- Provides for aesthetic enjoyment.
- Offer the child the key to the nature of things.
Sensorial education is the base for intellectual education. Thus, Montessori stated "it is necessary to
begin the education of senses in formative period, if we wish to perfect this sense development
with the education which is to follow. The education of the senses would be begun methodically
in infancy, and should continue during the entire period of instruction which is to prepare the
individual for life in society."  There are three fold aims for development of the senses:
- A. Biological:
- 1. Aid the natural development of the individual, for example, the ability to use our sense refines the use of our bodies.
- 2. Identifies, prevents, and/or corrects psychological defects (fixating or lack of sensitive periods interests regression to earlier stage of development and so on.)
- B. Social:
- To prepare the child for community environment. To help the child be aware of this environment and those thing going on around them.
- C. Psychic:
- Through physical and social growth, the child's psychic (mental and emotional) life is enhanced.
In order to harmony among these three aims, the sensorial materials were designed in a systematically
working in successive steps enable the child to sort out and digest the large number of impressions he
possesses, to assimilate additional ones through experience, and to stimulate and refine the child's
powers of observation preliminary to acquiring judgment and understanding. In general, the purposes of
sensorial material are:
- A. Aid the development and refinement of the senses by providing organized opportunities for contact with the environment.
- B. To offer the child experiences which will allow for full development of the sensitive periods.
- C. Preparation for intellectual development in an orderly mind.
- 1. Sensorial discrimination leads from the concrete to the abstract.
- 2. Fosters concentration and thinking skills which develop the mathematical mind.
- 3. Provides opportunities for language development and strengthening fine motor skill for future writing.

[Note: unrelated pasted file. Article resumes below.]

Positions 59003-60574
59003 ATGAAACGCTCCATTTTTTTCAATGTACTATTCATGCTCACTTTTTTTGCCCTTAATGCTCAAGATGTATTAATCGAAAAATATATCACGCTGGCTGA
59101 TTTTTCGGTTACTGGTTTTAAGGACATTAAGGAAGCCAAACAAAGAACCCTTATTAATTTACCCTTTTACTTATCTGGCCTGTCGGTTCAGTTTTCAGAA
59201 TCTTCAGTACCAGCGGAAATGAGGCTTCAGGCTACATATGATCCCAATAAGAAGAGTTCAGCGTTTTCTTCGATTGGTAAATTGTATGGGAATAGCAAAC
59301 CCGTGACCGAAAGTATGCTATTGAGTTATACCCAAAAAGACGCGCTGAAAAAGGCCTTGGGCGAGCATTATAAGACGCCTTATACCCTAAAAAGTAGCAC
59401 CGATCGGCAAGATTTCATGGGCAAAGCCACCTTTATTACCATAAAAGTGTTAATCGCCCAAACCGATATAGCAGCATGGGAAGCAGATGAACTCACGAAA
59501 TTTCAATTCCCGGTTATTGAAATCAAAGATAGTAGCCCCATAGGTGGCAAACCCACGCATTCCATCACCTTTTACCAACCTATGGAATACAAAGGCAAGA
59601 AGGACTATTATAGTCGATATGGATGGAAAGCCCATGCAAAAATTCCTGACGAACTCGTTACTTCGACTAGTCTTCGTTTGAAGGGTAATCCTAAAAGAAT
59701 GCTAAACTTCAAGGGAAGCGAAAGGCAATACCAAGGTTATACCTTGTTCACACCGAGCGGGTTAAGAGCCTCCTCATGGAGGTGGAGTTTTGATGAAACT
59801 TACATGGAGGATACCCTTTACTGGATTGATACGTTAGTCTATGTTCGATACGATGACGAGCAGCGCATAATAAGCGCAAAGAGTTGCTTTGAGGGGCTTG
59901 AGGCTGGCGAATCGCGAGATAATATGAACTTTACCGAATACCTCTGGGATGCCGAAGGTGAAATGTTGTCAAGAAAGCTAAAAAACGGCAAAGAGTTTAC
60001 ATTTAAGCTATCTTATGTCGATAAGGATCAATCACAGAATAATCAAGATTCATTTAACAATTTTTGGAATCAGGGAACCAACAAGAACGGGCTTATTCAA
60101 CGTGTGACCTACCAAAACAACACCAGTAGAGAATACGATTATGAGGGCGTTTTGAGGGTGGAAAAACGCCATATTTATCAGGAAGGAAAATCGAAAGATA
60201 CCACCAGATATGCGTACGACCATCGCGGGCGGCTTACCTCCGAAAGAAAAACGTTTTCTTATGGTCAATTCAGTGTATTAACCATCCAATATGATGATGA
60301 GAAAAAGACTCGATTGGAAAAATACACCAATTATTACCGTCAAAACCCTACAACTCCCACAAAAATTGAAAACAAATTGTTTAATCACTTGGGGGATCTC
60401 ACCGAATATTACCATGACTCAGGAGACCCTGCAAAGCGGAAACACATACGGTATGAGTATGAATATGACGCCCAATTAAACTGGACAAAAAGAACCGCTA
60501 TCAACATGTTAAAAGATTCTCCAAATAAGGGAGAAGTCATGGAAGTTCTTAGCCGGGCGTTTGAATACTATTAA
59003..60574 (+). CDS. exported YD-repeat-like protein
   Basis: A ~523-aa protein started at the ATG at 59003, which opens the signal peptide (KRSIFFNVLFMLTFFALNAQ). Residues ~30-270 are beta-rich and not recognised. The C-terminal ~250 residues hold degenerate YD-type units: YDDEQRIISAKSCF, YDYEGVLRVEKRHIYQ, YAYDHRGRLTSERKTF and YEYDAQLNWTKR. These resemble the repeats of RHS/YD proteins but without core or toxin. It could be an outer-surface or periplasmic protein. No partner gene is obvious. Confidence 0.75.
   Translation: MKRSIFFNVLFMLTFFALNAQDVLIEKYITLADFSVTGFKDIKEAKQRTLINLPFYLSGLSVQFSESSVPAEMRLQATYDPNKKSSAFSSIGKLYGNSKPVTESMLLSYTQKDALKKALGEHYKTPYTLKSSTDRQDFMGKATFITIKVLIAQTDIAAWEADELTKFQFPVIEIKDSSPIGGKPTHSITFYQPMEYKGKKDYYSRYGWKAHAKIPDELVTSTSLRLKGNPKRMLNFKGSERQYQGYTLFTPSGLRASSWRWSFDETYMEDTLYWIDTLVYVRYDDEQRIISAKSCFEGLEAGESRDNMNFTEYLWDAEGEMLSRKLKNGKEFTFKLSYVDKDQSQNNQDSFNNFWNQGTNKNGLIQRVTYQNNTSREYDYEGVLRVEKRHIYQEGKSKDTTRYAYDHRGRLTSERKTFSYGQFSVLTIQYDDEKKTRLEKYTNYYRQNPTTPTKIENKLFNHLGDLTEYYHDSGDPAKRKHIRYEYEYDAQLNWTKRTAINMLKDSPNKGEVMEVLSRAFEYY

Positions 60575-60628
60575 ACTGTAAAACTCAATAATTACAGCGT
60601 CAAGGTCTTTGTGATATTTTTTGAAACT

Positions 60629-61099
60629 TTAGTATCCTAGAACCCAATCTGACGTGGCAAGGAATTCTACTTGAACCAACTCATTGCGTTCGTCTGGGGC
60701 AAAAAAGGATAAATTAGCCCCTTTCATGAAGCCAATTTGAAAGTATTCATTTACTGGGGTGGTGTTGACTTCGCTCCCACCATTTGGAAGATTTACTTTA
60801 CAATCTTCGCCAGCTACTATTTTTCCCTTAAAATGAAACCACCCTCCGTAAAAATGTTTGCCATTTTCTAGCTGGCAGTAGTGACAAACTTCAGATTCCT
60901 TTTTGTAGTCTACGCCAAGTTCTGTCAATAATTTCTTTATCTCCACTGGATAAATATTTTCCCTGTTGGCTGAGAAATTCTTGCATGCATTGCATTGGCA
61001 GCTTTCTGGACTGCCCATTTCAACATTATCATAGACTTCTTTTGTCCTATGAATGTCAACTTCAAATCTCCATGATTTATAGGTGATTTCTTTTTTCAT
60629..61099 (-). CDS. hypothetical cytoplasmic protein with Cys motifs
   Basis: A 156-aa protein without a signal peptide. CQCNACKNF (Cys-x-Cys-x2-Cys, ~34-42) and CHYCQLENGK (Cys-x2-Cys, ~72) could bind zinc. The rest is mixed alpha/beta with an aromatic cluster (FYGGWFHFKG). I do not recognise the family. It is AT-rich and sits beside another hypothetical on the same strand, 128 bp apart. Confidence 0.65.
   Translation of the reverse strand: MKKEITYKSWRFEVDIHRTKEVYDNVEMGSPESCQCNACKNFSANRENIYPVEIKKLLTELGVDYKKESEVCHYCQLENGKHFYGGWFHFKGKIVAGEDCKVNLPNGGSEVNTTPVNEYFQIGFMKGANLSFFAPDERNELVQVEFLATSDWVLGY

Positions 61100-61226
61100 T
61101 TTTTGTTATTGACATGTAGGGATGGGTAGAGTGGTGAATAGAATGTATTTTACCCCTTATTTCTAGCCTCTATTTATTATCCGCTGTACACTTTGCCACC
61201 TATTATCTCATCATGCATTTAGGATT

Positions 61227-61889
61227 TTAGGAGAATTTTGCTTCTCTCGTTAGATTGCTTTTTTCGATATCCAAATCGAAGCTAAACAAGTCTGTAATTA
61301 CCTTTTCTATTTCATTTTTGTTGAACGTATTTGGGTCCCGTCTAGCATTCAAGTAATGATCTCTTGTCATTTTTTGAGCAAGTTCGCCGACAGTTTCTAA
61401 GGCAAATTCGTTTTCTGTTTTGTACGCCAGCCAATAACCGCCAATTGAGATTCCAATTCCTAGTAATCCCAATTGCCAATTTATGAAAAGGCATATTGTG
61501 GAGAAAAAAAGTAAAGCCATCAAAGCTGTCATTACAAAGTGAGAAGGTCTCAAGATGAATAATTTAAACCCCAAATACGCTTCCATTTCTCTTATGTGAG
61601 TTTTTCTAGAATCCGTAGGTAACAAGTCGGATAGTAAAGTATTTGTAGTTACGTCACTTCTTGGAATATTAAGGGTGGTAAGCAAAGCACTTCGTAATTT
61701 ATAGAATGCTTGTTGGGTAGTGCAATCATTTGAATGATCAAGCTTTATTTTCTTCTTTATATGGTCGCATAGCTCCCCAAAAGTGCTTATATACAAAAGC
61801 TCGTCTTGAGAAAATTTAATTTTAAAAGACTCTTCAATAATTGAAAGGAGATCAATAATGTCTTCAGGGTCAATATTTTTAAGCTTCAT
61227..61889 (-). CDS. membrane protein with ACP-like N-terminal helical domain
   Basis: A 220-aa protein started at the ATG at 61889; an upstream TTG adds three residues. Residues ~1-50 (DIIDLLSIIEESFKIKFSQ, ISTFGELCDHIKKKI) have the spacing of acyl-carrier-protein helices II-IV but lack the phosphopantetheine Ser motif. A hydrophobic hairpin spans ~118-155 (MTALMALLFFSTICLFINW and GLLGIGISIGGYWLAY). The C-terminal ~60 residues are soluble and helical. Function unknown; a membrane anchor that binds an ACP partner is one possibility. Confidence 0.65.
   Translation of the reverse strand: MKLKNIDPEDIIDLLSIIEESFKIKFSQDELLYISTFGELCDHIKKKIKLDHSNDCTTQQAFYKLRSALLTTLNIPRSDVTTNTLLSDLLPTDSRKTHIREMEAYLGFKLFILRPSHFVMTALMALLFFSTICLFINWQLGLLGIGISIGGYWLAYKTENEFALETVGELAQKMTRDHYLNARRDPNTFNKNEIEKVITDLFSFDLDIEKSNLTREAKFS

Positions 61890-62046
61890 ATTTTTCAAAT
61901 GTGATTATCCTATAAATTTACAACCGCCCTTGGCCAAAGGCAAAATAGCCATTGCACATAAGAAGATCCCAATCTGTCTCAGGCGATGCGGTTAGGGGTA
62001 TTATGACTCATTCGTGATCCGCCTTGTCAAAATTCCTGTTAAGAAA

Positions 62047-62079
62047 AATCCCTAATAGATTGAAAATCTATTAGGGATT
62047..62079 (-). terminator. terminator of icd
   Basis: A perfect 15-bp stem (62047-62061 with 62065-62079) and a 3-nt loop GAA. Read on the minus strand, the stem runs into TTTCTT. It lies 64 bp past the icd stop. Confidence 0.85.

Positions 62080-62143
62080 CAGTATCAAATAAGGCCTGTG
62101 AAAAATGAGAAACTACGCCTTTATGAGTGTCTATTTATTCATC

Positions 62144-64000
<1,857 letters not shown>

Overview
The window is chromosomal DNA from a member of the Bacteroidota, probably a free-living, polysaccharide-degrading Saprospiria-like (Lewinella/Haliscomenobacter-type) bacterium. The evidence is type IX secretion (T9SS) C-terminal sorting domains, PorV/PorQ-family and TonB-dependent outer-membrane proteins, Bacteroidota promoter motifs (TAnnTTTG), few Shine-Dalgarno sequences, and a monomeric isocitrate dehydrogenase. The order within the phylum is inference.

The sensorial materials further expand the child's preparation by building on the order established in
through the daily living exercises. For example, the solid cylinders, the sound cylinders, the matching
games and so on. The child's muscular control is being further refined in preparation for writing
movements and holding a pencil. At the three period of lesson and named activity will help child's
language development. Therefore, sensorial materials are not only for the purposes of sense areas, but
also for child's mathematics mind, language development and writing.
The indirect purposes of sensorial materials are:
- A. Mathematics Development:
- Preparation of mathematical mind.
- There is tenness in materials.
- Units of measurements.
- Mathematical relationships.
- Relative size, weight, and volume.
- Guide to accurate observation.
- B. Language Development and Writing Ability:
- Left to right eye movements.
- Develops attention span.
- Development visual and auditory discrimination.
- Develops eye hand coordination.
- Develops three finger grip mechanics for writing.
- Increases vocabulary. Provides more precise vocabulary.
- Strengthens and refines muscles.
- Strengthens top to bottom progression.
Montessori's sensorial activities introduce the child to a structured comprehension of the world in a
different way. The child is not led by the activities away form the baby's world of lively thing-friends, but
is only given the skills to clarify and order the sensorial gifts that may be received from them. The
activities enlargement of sensorial sensitivity increase the child's' respect and awareness for the things
which are the source of those sense impressions. Rather than leave the child felling that a thing is easily
defined and manipulated, the sensorial activities make the child aware of the endless avenues available
for exploring the thing in its infinite depth and fullness .
-  Maria Montessori, The Absorbent Mind, p. 183.
-  Maria Montessori, The Montessori Method, pp. 213-215.
-  Maria Montessori, The Absorbent Mind, p. 33.
-  Maria Montessori, The Discovery of the Child, p. 144.
-  Maria Montessori, The Secret of Childhood, p. 40.
-  Maria Montessori, The Discovery of the Child, p. 145.
-  Maria Montessori, The Montessori Method, p. 221.
-  David Gettman, Basis Montessori, pp. 68-69.